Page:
Go to Hebrews chapter 12, or write down Hebrews 12:28-29. That say, we should all worship God “with reverence, and awe, for our God is a consuming fire.” The God that we have today is the same God that you can read about in all the passages of Scripture, it is the same God who in the future promises that he is going to judge the world. And if you've ever read the book of Revelation, you know, you don't want any part of Judgment Day when it comes. This is who our God is. God is someone to fear. Now, this week, I got to go be a guest lecturer in a philosophy class at Long Beach City College. And the professor of the philosophy class is actually one of us here at the church. And so, every semester she invites me to come and represent Christianity. So, you want to know what's going on at Long Beach City College these days? Well, at least in one class, an hour and a half long gospel presentation is going on. Right. And you could tell people were fired up after this. Like some of the people— I don't know if any of you are here today— Some of them were very interested in coming to church. I really hope they do if you want to join me in praying for them. But one lady… not everyone agreed with me presenting the gospel in that class, and one lady, she said that what she doesn't really like about the religion of Christianity is that it is fear-based. Okay, well, let me just say very clearly that it is not fear-based. Okay? The greatest commandment is to what everybody? Love God. It is love-based, we do what we do, because we love God, and we love other people as more important than ourselves. Can I get an Amen from anybody on that? But there is a fear of God all over the Scripture and see this fear is very helpful. The idea that all fear is bad is not wisdom. You want your kids to be afraid of running into the middle of the street, you want your kids to be afraid of stranger-danger, you want your kids, in fact, you would greatly appreciate for all of your kids to have a healthy fear of sticking their hand into the fire. No fear when it's coming for you, when death and destruction are headed towards you, fear can help you stay alive. And see that's what it is to realize that you have sinned, and that you are going to be judged, and you are on your way to fire and to see God for who he really is. That fear of the Lord is the beginning of wisdom in your life. And when you can see yourself as a sinner, when the fear of God is suddenly revealed to you, and that blinder is taken off, that veil is removed, and now you can see. No, I am a sinner, I am not good. And no, God is righteous. And he would be right to judge me that fear is what causes you to turn away from evil, to turn to the Lord. And then you see in that glorious moment and starts out horrible when you see yourself in your sin, and you see God as Judge, it turns to the greatest moment of your life, because that's when you see grace in the face of Jesus dying on the cross to pay for all of your sin. And you realize that a God who would be right to judge you decided instead to love you, and to send his one and only Son to die. The Savior takes the place of you, the sinner. So, you receive the righteousness of Jesus, and he pays for all of your sin.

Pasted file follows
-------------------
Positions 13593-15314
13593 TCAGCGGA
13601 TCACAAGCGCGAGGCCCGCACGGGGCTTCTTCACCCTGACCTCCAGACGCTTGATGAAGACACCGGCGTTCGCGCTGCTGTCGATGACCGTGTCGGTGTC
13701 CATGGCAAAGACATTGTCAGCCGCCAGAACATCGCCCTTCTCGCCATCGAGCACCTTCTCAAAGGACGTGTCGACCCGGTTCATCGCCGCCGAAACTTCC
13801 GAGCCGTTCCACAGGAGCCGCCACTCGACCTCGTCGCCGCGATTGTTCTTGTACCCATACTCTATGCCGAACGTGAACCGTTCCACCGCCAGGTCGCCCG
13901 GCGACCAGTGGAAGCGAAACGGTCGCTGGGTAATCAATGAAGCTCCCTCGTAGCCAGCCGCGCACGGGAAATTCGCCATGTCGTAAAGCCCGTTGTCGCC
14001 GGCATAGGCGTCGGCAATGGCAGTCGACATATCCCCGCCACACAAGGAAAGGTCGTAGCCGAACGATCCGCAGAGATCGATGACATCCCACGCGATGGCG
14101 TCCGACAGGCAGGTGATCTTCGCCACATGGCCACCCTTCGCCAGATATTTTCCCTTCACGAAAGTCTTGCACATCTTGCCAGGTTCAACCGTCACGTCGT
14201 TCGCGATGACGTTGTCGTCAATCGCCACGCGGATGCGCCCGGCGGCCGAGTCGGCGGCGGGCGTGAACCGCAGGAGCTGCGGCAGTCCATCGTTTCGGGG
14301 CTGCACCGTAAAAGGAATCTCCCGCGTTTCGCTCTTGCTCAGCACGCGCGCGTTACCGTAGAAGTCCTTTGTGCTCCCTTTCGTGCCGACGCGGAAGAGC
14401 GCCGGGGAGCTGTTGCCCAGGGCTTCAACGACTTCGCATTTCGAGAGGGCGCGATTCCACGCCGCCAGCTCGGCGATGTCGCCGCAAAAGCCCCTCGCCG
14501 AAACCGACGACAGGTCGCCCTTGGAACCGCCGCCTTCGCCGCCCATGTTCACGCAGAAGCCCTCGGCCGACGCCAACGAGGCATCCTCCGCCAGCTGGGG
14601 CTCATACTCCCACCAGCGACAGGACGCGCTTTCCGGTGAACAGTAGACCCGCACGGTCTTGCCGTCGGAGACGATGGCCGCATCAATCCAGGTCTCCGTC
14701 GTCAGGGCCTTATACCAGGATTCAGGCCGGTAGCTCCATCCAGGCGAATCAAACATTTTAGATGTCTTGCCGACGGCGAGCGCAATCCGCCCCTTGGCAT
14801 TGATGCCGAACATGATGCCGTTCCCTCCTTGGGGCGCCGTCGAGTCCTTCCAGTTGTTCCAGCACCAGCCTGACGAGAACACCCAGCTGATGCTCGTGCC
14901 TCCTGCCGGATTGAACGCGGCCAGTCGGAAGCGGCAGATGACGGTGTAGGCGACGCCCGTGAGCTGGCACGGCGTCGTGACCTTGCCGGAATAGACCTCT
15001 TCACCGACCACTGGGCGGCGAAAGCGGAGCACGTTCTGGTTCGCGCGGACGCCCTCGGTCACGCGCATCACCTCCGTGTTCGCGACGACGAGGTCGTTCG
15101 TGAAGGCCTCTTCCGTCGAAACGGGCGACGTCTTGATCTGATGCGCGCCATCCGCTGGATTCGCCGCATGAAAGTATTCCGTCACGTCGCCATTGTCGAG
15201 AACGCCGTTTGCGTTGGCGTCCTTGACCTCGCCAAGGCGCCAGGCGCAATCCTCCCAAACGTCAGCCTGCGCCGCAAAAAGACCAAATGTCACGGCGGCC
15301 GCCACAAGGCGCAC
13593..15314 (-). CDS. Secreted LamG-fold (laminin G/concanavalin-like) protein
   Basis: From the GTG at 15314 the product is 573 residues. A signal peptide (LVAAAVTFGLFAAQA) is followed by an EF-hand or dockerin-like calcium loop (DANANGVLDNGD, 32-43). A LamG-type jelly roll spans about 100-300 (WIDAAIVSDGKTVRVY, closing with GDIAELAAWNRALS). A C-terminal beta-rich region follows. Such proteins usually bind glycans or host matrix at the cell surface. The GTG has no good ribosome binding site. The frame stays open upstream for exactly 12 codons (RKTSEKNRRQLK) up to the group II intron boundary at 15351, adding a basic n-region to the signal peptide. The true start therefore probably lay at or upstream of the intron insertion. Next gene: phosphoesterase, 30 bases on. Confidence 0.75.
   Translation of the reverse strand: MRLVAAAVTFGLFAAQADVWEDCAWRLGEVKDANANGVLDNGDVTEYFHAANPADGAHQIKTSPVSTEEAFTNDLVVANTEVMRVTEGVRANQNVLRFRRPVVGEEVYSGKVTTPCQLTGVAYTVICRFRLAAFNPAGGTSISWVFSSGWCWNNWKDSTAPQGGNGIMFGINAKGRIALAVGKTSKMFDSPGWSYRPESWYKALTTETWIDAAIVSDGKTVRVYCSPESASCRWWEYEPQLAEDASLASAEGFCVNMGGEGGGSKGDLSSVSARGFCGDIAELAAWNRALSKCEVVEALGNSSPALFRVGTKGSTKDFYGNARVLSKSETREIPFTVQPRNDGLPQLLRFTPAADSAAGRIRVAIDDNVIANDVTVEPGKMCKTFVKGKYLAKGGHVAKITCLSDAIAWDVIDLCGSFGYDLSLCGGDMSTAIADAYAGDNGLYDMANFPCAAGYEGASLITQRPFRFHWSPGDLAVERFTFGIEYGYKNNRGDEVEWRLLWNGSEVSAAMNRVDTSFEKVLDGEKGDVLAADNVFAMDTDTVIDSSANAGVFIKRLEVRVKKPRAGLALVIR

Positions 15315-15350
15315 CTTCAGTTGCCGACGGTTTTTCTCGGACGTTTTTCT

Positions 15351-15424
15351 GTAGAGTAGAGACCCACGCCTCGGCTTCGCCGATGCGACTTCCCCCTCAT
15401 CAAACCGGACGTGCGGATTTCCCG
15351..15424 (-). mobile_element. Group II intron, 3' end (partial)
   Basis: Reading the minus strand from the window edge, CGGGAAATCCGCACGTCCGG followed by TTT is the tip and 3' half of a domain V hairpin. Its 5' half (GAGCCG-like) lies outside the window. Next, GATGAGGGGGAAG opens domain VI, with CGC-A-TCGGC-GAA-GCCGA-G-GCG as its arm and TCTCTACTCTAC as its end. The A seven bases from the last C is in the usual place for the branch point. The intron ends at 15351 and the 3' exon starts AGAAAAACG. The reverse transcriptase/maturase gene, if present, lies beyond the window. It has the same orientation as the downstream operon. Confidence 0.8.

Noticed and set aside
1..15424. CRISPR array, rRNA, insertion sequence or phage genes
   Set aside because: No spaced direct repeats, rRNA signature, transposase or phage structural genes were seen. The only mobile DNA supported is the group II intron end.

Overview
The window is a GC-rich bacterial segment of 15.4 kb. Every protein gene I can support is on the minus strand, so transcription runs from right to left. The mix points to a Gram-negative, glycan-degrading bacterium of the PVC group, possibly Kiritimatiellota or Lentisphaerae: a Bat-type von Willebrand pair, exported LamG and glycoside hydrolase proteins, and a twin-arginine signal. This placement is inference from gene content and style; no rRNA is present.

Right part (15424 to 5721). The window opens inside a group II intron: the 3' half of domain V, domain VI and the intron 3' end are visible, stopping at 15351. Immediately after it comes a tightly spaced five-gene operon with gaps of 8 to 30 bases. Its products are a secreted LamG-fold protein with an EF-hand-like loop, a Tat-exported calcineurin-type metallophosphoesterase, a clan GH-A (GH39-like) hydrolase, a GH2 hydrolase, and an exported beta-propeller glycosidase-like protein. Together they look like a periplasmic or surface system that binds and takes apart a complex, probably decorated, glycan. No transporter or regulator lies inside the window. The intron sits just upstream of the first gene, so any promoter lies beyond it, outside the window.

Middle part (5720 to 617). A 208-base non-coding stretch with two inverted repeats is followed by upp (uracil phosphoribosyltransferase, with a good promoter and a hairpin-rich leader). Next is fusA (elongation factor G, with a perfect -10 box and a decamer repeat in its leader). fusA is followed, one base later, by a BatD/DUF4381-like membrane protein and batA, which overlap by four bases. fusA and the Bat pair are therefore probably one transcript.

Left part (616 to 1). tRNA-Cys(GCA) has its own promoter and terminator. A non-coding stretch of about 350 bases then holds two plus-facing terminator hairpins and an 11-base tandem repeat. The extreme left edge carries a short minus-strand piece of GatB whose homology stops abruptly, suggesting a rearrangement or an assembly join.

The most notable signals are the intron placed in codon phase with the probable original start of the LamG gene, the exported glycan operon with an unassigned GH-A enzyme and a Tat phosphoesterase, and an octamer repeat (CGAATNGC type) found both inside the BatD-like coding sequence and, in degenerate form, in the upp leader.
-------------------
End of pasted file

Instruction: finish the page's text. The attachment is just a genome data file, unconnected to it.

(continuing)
No, let me tell you fearing God, best thing that ever happened to me. And I wish that lady could be here to hear this message. That fearing my sin, and God is the judge, that was the beginning of wisdom in my life. That's what opened my eyes to see the glory of God revealed in Jesus being judged for my sin, so, I wouldn't have to be punished, so I wouldn't have to be condemned. And Jesus who did, he is the one who was righteous. He is the one who lived the perfect life. And he dies in my place. He offers the great exchange of grace, where he pays for all of my sin and by faith, I am declared righteous because I trust in Jesus. And how did I get to trusting in Jesus? Because I started with the fear of God before my eyes. See this fear of God, I hope you've had this. I hope you know what I'm talking about. I hope the Holy Spirit has convicted you of your sin, and that God would be right to judge you. And then the Holy Spirit has taken the blinders off of your eyes so that you can see Jesus.